The SBL-3 is a biaspheric asymmetrical refractive multifocal IOL manufactured from a hydrophilic acrylic material with two distinct zones. One zone is for distance vision (50% of the optic), and the other is a +3.00 diopter (D) addition near segment in the inferior anterior optic (42% of the optic), which translates to approximately +2.50 D at the spectacle plane. It has a small wedge-shaped transition zone separating the distance from the near add component. The multifocal IOL length is 11.0 mm, with an optic size of 5.75 mm. The refractive power of this type of multifocal IOLs ranges from +10.0 to +36.0 D in 0.50 D increments, whereas the IOLs of +15.0 to +25.0 D available in 0.25 D increments are most commonly used. Venter et al.4 concluded that the shape of the haptic is similar to the accommodating lens from the same manufacturer (Tetraflex, Lenstec, Inc.). However, it is three times wider and 1.5 times thicker. One SBL-3 multifocal IOL with a power of +19.0 D was investigated in this study.

Experimental Setup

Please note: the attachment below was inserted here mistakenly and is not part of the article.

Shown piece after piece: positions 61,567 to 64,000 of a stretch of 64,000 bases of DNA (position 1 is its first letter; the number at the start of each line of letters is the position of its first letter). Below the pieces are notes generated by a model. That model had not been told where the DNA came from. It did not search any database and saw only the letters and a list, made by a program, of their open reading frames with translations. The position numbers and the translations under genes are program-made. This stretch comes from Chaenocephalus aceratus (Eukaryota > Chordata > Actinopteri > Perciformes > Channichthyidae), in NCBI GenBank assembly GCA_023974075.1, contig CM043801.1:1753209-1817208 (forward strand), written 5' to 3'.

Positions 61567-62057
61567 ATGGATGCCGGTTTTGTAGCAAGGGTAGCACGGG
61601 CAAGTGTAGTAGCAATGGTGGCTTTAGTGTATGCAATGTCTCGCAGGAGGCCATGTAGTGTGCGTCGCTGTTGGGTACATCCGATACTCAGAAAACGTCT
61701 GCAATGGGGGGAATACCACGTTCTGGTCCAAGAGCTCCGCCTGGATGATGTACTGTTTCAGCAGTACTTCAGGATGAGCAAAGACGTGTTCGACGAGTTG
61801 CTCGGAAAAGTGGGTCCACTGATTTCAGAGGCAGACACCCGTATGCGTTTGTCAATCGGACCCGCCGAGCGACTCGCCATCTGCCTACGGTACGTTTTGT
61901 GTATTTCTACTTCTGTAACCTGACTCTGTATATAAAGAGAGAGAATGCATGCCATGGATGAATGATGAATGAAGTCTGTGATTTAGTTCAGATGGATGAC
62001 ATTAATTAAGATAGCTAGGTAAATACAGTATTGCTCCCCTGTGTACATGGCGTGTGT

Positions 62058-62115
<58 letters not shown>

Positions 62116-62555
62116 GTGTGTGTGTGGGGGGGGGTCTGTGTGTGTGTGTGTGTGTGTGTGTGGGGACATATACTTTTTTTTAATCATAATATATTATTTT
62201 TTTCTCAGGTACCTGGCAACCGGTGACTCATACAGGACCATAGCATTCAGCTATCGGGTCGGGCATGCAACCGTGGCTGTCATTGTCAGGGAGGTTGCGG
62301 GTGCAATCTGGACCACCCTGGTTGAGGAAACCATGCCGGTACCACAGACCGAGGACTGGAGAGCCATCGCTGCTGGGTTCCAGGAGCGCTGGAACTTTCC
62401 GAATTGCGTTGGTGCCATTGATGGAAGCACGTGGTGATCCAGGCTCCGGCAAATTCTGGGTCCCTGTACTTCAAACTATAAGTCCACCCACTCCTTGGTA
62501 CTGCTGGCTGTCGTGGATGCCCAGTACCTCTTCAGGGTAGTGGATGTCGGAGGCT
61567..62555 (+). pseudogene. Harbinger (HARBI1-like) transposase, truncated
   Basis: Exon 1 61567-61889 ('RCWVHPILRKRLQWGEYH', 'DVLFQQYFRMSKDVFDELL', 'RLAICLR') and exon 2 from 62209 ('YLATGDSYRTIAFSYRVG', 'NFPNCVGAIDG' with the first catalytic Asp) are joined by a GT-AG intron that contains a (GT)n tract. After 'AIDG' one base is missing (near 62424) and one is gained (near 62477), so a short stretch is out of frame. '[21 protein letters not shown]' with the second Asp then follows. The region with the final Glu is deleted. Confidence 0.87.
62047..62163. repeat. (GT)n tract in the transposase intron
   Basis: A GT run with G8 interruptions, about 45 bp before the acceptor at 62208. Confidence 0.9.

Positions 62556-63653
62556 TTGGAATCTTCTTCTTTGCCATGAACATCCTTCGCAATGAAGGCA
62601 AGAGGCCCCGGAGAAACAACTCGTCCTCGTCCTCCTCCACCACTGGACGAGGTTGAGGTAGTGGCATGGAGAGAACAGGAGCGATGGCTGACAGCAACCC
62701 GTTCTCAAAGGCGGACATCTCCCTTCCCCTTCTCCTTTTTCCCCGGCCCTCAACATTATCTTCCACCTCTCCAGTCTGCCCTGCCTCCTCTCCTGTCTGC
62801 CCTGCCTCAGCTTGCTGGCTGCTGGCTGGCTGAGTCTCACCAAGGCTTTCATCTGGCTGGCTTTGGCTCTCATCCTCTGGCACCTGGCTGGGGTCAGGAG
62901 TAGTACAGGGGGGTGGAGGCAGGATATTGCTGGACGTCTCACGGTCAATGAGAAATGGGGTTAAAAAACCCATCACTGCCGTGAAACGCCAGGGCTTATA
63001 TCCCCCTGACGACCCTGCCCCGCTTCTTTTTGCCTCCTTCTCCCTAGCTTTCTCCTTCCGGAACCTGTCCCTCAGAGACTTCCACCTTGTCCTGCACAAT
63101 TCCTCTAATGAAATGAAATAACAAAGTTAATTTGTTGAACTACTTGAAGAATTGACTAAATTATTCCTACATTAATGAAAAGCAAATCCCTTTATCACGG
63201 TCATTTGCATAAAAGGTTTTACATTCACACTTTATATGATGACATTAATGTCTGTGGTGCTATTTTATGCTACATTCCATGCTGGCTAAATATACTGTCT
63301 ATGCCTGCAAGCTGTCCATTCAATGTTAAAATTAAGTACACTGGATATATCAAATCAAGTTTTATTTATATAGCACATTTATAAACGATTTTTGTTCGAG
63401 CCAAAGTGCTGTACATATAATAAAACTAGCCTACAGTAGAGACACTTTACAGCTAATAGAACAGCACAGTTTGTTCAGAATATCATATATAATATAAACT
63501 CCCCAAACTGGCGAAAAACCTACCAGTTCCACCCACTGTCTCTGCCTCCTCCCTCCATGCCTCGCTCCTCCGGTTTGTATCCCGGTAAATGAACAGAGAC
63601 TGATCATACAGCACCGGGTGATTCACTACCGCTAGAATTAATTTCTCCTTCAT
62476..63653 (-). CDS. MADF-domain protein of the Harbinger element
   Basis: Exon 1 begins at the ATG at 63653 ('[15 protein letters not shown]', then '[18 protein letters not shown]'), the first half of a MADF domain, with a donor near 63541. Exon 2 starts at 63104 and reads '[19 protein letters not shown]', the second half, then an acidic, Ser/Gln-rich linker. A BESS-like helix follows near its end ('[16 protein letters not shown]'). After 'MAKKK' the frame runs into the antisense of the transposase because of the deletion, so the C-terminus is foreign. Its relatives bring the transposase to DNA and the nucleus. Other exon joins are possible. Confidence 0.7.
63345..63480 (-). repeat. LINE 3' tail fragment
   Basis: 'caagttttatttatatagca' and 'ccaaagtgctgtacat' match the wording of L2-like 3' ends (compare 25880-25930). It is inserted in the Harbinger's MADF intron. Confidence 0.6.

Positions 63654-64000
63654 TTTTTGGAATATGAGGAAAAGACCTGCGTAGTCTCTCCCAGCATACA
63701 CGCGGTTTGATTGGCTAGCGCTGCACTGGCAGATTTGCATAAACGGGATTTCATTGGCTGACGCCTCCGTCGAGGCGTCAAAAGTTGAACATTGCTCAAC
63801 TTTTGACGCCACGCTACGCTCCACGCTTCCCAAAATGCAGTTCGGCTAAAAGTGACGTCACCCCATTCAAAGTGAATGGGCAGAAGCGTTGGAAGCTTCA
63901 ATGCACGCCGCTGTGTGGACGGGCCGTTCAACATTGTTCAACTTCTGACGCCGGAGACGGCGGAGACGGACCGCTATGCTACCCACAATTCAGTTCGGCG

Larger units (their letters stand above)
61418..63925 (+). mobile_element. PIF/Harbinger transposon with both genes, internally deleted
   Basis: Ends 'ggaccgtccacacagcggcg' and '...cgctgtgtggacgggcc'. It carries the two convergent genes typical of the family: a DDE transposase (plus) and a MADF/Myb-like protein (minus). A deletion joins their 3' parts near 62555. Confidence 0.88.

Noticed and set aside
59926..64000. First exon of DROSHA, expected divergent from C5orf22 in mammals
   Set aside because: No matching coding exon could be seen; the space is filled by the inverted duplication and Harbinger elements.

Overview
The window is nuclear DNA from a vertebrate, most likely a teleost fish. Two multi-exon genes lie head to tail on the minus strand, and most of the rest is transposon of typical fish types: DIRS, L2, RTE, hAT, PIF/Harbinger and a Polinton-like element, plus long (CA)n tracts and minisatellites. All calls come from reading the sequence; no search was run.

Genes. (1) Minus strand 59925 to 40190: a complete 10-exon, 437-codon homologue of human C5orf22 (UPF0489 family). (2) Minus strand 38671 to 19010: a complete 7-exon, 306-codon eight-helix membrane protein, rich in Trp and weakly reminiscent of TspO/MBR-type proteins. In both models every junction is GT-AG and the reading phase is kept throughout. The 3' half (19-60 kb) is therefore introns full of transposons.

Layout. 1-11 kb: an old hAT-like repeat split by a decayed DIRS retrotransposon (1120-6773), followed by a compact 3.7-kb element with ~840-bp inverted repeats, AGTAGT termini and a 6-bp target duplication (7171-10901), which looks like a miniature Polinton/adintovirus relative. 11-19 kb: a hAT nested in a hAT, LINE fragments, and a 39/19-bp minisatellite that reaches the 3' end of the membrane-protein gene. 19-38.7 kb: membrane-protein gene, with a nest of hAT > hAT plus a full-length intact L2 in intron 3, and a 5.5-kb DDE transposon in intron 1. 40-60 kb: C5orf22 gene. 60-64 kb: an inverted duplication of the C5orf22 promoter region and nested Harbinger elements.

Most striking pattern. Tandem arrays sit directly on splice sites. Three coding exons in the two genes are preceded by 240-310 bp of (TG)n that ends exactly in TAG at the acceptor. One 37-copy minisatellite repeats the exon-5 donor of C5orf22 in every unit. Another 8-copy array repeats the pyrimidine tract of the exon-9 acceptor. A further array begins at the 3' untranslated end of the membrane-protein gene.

The optical performance of the multifocal IOL was assessed with an optical bench (OptiSpheric IOL Pro, Trioptics GmbH), which included a model eye with an aberration-free model cornea and adhered to the International Organization for Standardization 11979-2 and 11979-9 requirements.A,B The wavelength of the light source was 546.1 nm.14 The tested IOL focused the projected target at its focal plane, which was captured by the measurement detector including an objective microscope lens and a high-resolution charge-coupled device camera with an integrated autofocus. The matrixes of centration, decentration of 0.3 mm and 0.5 mm, and tilt of 3 degrees and 5 degrees with 3.0 mm and 4.5 mm apertures (representing pupil sizes) were used. The IOL was kept within the model eye in saline water with a proper refractive index of 1.334 at ambient temperature (close to that of aqueous and vitreous humors).

Measurements

Under the apertures of 3.0 and 4.5 mm, the IOL was first centered on the optical axis of the optical bench setup for MTF measurement and the United States Air Force (USAF) 1951 Resolution Target test,C respectively, in accordance with a previous study.15 Then, the IOL was decentered at values of 0.3 mm and 0.5 mm with near–horizontal (near vision zone), distance–horizontal (distance vision zone), and vertical directions of the long axis of the lens, respectively (Figure 1). Last, the multifocal IOL was tilted at angles of 3 degrees and 5 degrees with near–horizontal, distance–horizontal, and vertical directions of the long axis of the multifocal IOL, respectively.

Figure 1
Figure 1:
The orientations of decentration of a rotationally symmetric multifocal intraocular lens.

Optical Quality Parameters